British Airways has announced it is to withdraw its Skyflyer Solo service for children travelling alone (often referred to as “unaccompanied minors”) from Tuesday 31 January 2017.
The airline has also closed its Skyflyer Solo service for future bookings with immediate effect. Therefore, no new bookings for the Skyflyer Solo service will be accepted, regardless of the date of travel.
The Skyflyer Solo service was a paid for service whereby children travelling alone would be escorted and supervised at the airport by a dedicated airline representative. On arrival, the child would be met at the aircraft door and escorted through the arrivals process until handed over to a nominated adult.
BA will continue to allow children over the age of twelve to travel alone. Any children under the age of twelve must be accompanied by an adult over the age of sixteen.
The only reason given by BA for the withdrawal of the service is a decline in demand.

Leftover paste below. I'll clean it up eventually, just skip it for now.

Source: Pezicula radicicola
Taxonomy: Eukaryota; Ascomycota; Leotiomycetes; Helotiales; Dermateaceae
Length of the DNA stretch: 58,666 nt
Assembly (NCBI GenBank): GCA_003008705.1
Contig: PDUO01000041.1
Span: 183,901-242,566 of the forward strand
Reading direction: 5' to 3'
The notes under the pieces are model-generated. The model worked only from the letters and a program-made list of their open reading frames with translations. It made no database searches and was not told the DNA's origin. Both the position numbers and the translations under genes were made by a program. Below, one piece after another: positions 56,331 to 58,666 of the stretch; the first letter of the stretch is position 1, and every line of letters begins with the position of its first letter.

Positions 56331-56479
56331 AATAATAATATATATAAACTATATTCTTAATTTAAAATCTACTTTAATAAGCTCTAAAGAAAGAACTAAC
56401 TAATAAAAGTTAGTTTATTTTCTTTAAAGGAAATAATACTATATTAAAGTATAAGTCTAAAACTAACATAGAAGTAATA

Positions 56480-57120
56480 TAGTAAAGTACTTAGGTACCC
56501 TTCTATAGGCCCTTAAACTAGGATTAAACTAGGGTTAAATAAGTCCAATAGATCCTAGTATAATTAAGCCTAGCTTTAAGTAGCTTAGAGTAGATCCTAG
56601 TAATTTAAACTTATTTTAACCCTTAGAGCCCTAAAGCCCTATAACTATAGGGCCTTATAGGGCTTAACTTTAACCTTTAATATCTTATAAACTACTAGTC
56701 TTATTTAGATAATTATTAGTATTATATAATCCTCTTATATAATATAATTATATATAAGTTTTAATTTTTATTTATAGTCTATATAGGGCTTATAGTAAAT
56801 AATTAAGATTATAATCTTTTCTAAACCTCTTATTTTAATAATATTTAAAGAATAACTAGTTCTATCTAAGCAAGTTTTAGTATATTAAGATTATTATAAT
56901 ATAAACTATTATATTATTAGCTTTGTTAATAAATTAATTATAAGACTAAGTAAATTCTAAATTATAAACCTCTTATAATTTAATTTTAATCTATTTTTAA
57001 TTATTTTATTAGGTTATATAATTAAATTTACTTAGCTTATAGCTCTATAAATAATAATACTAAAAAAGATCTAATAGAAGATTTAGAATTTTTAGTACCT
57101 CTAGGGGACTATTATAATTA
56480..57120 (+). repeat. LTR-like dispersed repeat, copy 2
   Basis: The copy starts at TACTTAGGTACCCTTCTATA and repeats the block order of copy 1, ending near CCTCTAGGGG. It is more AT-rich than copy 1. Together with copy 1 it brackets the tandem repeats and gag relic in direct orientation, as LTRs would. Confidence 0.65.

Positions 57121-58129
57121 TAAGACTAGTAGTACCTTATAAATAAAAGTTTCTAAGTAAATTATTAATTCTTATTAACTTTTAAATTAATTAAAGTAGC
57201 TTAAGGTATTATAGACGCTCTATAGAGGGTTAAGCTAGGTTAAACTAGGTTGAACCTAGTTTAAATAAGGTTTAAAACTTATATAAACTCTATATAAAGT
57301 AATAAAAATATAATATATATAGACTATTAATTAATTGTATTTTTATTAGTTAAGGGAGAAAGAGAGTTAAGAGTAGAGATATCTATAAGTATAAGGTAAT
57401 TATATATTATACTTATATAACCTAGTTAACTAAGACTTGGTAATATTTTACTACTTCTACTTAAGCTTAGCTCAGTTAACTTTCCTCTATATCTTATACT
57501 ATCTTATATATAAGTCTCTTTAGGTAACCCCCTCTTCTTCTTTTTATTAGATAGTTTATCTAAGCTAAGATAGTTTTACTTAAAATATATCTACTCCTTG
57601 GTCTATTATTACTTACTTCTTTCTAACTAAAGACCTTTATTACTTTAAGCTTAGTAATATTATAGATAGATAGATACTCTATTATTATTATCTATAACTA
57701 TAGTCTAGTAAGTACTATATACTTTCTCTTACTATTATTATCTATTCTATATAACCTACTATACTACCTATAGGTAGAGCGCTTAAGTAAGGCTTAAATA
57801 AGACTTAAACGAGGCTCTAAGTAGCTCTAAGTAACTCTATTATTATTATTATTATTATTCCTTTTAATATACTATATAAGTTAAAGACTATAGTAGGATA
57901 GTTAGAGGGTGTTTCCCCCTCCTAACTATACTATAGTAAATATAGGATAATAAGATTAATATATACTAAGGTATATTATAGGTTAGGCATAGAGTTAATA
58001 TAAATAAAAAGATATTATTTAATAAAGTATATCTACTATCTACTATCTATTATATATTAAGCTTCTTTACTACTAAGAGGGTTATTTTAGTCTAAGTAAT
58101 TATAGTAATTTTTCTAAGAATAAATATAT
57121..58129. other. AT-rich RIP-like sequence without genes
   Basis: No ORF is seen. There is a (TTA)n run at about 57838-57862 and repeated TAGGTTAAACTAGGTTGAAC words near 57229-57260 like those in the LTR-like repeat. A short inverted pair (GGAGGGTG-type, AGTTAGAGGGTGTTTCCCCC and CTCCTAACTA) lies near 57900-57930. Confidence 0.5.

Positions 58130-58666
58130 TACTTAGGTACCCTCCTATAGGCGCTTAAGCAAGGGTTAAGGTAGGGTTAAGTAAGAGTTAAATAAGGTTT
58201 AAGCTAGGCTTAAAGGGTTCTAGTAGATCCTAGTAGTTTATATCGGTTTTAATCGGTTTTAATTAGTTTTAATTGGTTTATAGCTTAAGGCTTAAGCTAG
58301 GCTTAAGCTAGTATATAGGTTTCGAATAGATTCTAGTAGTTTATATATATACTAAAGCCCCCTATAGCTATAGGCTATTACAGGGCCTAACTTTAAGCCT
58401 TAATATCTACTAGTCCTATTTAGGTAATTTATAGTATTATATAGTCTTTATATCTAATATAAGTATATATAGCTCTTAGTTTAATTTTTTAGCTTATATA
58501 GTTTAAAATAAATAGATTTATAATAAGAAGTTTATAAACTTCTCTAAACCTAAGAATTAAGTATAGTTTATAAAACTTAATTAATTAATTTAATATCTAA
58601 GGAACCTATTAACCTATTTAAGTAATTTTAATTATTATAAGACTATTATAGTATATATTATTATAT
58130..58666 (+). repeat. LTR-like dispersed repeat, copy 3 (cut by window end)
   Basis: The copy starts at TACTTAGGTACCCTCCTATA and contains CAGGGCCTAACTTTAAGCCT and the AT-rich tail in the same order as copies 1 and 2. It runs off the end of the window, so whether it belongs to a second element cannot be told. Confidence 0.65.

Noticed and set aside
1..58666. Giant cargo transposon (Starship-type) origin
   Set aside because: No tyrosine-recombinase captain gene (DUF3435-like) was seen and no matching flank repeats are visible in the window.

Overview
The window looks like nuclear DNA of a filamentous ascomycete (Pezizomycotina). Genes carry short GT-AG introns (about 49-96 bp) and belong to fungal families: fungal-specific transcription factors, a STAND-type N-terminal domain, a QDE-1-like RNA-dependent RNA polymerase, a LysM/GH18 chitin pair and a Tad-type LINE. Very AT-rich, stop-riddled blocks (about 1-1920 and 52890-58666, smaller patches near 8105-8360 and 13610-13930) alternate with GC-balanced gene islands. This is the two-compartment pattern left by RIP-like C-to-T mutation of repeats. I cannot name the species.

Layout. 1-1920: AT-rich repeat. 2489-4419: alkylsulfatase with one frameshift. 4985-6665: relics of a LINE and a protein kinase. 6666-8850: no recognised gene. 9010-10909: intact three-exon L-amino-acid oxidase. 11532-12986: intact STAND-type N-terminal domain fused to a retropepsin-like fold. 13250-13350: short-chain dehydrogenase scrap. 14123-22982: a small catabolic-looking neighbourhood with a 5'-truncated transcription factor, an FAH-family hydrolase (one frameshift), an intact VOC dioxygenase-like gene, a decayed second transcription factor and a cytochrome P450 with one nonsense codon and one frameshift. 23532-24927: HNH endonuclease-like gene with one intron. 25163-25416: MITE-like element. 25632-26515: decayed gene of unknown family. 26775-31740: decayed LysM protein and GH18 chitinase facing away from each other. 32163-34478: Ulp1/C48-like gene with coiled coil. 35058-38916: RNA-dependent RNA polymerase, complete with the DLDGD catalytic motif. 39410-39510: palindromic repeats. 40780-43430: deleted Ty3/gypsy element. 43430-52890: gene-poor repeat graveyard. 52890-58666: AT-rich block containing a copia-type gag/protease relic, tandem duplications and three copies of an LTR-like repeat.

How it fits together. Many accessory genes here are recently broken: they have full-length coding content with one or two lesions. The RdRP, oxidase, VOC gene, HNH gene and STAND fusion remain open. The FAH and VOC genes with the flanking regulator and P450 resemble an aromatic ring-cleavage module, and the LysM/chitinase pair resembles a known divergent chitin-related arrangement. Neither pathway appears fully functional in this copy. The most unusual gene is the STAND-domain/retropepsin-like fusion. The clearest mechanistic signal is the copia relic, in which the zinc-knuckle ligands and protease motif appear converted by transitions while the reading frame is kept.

Whilst BA is at pains to emphasise that the decision has not been made lightly, there is bound to be a loss of goodwill amongst many of its frequent flyers. No doubt the first introduction to British Airways amongst many such frequent flyers was travelling alone as a child.
BA has published a full list of Questions & Answers (largely aimed at travel agents).
For parents & guardians looking for alternative services, airlines which provided dedicated services for unaccompanied minors include Virgin Atlantic, KLM, Lufthansa and Swiss. easyJet do not offer a dedicated unaccompanied minors service.
Somewhat ironically, Iberia and Iberia Express which are both owned by the same parent company as British Airways (International Airlines Group) will continue to provide an unaccompanied minors service, even for flights they operate from London Heathrow Terminal 5.